The Intercooler

The intercooler on the Talon was part of a larger project: The front end of the Talon. The cooling system, more specifically.

We pondered the cooling system. I wanted to do something on the DSM’s that nobody had done – ever. So, we came up with a plan. Instead of stacking everything like a cracker, and wedging it in the front of the car. I didn’t want to go as far as using a shifter cart radiator, and I also wanted to have a reasonbly decent sized IC core, filled with ice and water. So, how would be able to accomplish that? Well, we mounted the radiator and IC horizontally, instead of vertically. Alright, well, the radiator isn’t horizontal, it’s about 30 degrees from horizontal, but it makes more room for the air:water IC that we would up using.

The premise of the intercooler is reasonably simple. Instead of running lines, a high volume pump, and end up with the same effect at the end of the day, the concept is this: Use the mass of the aluminum intercooler along with the ice and water to take the heat of the charge from the turbo throughout the run. It’s complicated to explain, but quite simple when you see it. The core contains an integrated water tank.

Okay, so now that that’s explained – how did we make the IC? Well, Mark pulled up some specs, and through a thermal dissipation formula he used to come up with figures for his air:water intercooler, figured it’d take about 15 pounds of ice to cool the charge we wanted to chill, for one pass :-o So, we got to work. We called up Bell Intercoolers and ordered up a core. Then Mark hand bent up a bunch of 1/8″ 6061 for some end tanks, and some .090″ 6061 for the IC ice tank.

Through a friend, Tom Shwalm, we were able to gain access to a welder that is a little bigger than my little TIG to weld up the core. It was cake; we spent a day out at VT Competition Engine Development in Lansing, Michigan working on the Intercooler, and getting the new block honed. The honing was the easy part; we didn’t have to do that ;-) I didn’t actually use VT to complete the IC, but I did use VT’s Lincoln to weld up the end-tanks, and to weld the tanks to the core. There is a lot of thermal mass in the 30 pound core, so I wanted to make sure that we’d have enough amperage to get the job done. Plus, it was really a lot of fun to hang out with those guys. It’s sad to say that VT doesn’t exist quite in the form that it did back in early 2004, but VT Engines, Inc is still in business.

Here’s the scoop for those who don’t know: VT Competition Engine Development was purchased by a guy named Chris (I don’t remember Chris’s name off the top of my head) – anyway, Chris purchased VT, and changed it’s name to VT Engines, Inc. The old owners moved out, and the new owner took up shop. I’d still recommend going to those guys for Ford mod motor work – Their engine builders kick ass :-) Unfortunately for us, they now focus primarily on Ford 4.6 and 5.4 mod engines.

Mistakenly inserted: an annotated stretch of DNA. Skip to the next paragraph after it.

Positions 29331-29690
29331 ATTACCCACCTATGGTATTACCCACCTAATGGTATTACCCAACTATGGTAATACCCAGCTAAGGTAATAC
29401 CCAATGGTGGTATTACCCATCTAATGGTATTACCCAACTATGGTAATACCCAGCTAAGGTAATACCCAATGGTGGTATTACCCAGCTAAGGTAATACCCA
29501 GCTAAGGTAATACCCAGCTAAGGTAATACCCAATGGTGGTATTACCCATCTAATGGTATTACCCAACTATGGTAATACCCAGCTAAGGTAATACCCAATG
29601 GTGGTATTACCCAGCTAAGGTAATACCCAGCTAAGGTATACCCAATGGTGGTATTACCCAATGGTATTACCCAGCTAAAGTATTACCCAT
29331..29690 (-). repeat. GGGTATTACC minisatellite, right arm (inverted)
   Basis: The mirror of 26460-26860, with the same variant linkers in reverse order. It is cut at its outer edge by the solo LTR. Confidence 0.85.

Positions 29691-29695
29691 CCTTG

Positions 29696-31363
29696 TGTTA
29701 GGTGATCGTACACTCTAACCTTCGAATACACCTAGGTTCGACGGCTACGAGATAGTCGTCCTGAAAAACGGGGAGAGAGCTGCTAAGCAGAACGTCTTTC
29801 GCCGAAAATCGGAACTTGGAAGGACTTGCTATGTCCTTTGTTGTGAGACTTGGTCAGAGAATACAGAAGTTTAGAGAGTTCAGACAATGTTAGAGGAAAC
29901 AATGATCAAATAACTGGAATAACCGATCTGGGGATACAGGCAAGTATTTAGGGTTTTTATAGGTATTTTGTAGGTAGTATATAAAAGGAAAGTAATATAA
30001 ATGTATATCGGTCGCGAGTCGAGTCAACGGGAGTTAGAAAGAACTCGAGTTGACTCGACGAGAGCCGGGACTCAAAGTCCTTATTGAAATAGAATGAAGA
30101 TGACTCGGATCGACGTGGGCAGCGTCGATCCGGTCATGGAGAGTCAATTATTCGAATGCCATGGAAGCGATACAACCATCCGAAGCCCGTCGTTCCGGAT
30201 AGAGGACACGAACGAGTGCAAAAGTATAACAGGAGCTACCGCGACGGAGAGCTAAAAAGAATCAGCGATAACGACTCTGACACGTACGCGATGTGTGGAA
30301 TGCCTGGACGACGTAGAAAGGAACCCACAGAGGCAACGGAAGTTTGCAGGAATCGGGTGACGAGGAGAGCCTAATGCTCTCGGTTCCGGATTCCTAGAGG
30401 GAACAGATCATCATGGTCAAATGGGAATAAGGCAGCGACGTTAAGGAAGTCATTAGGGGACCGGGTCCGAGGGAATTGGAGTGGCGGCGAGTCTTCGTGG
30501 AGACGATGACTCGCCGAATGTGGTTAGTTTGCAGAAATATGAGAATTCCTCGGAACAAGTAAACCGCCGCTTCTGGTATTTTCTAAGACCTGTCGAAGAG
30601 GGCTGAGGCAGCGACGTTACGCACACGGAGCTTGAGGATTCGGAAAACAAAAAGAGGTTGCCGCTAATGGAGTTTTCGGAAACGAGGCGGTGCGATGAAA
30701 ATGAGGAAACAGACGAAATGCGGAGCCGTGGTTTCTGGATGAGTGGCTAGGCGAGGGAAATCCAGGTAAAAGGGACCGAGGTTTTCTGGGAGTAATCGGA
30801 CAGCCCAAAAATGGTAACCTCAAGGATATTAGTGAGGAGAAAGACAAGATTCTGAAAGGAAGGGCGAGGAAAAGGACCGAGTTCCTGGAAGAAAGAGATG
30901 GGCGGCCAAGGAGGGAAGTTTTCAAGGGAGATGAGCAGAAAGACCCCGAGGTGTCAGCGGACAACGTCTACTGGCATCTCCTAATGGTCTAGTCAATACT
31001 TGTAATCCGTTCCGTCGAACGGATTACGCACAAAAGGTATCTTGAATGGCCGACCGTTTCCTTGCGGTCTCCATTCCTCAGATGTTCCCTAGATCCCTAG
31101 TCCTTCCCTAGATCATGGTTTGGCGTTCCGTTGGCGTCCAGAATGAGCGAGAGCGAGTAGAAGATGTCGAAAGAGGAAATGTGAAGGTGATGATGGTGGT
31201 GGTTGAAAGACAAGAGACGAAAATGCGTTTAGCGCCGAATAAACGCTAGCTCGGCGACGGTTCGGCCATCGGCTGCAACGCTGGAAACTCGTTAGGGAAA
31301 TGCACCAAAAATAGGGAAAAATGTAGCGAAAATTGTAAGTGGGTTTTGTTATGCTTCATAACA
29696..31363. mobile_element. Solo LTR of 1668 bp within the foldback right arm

Anyway, back to the IC, right? So, we got the IC finished enough, and then mounted it to the car. We used 1-1/4″ chromoly tubing to mount the IC right in front of the engine. Unlike any other DSM :-)

Car History

My 1990 Eagle Talon Tsi AWD, when I started modifying it.

my 1990 Eagle – This image has not been modified – it’s out of focus and the sparkles in the picture are from the camera catching reflections from the flash on the rims – I think it’s a pretty cool pic :)

Car History

I bought my first Talon in May of 1997, it was a red 1990 Eagle Talon Tsi AWD. I bought it to replace a 1986 Camaro, and at first was reluctant. I quickly realized the potential of my car, though, and started slowly modifying the Talon. Being a turbo charged 2.0 liter 4 cylinder, it’s rather impressive that you can easily get 300 horsepower out of one of these cars. I first started modifying the Talon with the simple free modifications.

I replaced the clutch, and went through the 130,000 mile transmission, replacing the blocker rings, and a couple of bearings. The car ran stock times, and I continued with the modifications. By april of 1999, with a full 3″ exhaust, porting, the boost controller turned up, and some good luck led me to high 13 second time slips. Not too bad, considering the car had over 150,000 miles on the original motor.